Irwin Naturals Inc. (CSE: IWIN) (OTC: IWINF) said that it no longer plans to buy Braxia Scientific Corp. (CSE: BRAX) (OTC: BRAXF), an unexpected reversal after the two struck a deal to combine forces in January. Closing had been planned for this month.
In a statement on Thursday morning, Irwin CEO Klee Irwin said that the decision was made due to “a lack of a clear business rationale” for the company to close the deal.
The CEO expressed disappointment but added that the decision was necessary for the company’s long-term growth and value creation. The company said it remains committed to exploring opportunities to drive a longer upside.
While unexpected, the backtrack is not as surprising as it would have been a few years ago, considering the latest market environment.
Additionally, the federal government announced last month that it would formally end the public health emergency sometime during the first half of the year, throwing a wrench in virtual psychedelic therapy programs born from pandemic lockdowns. Those had relied on an exception to the Ryan Haight Act that permitted prescribing of controlled substances such as ketamine by telemedicine during the emergency order.
Another psychedelic firm, Field Trip, stated in its own earnings report last month that it would be “evaluating its strategy” around its virtual ketamine therapy program due to the change and apparently stopped enrolling new clients for it.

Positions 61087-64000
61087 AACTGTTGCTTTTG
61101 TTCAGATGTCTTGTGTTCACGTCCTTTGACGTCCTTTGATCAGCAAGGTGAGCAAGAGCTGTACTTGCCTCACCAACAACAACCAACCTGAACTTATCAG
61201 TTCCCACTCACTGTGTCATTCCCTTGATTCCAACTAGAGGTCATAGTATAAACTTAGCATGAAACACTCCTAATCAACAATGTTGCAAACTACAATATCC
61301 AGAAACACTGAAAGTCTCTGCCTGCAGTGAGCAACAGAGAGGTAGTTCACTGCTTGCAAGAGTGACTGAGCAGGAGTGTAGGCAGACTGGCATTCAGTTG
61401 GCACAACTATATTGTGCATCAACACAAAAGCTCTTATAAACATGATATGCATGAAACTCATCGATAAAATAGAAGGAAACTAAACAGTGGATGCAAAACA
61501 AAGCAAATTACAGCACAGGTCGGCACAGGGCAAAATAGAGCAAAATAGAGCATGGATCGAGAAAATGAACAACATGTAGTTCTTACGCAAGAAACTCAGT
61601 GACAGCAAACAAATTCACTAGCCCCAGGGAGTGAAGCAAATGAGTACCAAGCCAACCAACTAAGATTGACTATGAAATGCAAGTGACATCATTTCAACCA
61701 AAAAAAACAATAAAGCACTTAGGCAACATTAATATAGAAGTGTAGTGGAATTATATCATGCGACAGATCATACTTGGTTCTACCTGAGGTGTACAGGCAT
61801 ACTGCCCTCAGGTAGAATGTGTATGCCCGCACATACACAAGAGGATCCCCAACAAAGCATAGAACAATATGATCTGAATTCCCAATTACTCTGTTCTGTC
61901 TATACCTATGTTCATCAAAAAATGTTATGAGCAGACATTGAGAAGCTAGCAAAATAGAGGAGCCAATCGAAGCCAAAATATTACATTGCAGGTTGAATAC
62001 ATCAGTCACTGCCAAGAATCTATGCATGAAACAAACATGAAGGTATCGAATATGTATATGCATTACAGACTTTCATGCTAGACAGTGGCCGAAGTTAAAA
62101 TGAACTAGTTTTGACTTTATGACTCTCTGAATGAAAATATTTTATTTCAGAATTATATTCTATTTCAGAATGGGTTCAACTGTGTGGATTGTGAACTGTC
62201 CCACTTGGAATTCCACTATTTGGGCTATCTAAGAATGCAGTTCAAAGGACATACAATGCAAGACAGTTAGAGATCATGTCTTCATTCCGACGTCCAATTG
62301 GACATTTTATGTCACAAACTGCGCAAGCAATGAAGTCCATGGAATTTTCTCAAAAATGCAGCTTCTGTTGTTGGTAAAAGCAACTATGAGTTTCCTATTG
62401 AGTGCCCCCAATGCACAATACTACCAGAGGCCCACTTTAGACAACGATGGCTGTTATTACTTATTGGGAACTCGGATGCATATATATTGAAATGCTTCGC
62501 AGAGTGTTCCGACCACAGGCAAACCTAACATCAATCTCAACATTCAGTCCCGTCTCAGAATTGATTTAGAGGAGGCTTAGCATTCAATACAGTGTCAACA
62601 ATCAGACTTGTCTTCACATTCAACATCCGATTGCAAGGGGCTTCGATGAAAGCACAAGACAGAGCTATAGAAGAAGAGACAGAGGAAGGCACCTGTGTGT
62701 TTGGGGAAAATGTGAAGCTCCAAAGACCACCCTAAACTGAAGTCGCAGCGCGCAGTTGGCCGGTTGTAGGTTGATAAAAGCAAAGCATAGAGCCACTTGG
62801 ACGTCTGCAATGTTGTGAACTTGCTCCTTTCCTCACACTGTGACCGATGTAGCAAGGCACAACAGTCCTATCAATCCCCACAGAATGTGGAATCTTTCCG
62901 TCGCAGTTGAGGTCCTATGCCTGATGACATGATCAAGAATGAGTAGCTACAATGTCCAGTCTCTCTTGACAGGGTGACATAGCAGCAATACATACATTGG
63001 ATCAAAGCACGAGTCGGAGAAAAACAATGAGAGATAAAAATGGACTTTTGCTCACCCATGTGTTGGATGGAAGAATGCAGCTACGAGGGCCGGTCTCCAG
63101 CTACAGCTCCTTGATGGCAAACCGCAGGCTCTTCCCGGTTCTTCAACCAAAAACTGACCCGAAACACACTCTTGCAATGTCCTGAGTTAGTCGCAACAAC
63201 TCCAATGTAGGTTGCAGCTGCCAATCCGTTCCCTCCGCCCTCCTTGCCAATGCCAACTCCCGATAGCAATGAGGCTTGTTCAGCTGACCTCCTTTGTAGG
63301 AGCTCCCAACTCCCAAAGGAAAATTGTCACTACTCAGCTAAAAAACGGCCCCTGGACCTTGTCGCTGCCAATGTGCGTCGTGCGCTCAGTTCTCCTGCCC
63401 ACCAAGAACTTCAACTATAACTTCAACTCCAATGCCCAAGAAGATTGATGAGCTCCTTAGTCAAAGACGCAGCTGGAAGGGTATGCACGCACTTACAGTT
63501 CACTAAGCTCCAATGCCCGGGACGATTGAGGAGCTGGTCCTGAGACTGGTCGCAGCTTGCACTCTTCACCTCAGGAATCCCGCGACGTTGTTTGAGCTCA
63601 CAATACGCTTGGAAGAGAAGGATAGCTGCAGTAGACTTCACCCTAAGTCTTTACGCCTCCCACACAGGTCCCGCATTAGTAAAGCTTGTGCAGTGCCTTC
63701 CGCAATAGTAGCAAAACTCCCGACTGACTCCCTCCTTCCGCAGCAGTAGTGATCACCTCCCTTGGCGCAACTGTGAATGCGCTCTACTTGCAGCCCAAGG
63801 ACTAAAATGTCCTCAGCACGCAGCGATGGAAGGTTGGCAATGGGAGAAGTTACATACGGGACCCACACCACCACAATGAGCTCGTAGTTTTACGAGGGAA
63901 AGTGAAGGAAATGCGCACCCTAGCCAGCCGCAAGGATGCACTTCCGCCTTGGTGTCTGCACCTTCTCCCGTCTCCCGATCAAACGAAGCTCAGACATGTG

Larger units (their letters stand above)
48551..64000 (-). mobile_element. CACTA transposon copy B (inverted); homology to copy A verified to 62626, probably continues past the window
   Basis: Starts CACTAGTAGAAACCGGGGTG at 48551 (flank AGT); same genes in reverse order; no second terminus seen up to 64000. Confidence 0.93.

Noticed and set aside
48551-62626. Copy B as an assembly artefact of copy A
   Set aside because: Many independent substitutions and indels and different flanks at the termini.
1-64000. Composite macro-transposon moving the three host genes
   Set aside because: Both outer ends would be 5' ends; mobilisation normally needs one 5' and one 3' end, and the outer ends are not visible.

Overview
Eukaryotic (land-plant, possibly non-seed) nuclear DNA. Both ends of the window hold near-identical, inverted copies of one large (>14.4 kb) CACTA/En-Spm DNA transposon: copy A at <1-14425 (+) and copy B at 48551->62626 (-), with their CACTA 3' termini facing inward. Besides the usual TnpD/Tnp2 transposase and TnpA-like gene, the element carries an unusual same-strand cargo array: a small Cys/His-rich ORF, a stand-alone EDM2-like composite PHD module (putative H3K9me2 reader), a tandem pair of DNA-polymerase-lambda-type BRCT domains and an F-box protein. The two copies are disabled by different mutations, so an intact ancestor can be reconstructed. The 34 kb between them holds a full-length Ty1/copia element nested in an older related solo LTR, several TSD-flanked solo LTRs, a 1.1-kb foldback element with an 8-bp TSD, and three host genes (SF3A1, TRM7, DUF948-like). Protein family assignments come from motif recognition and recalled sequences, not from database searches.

The acquisition by Irwin could have been a lifeline for Braxia, which is still in the startup stage and has relied on share capital financing to fund research, development, and other expenses.
Despite having $715,820 in working capital, Braxia has yet to turn a profit and has accumulated losses of more than $108 million, according to its latest earnings report released earlier this month.
Braxia management acknowledged that these losses raise concerns about the company’s ability to continue as a going concern, though it still believes that the company’s current working capital is enough to sustain them for at least another year. If the assumption proves incorrect, the company’s assets and liabilities may need to be restated on a liquidation basis, which could have significant consequences down the line.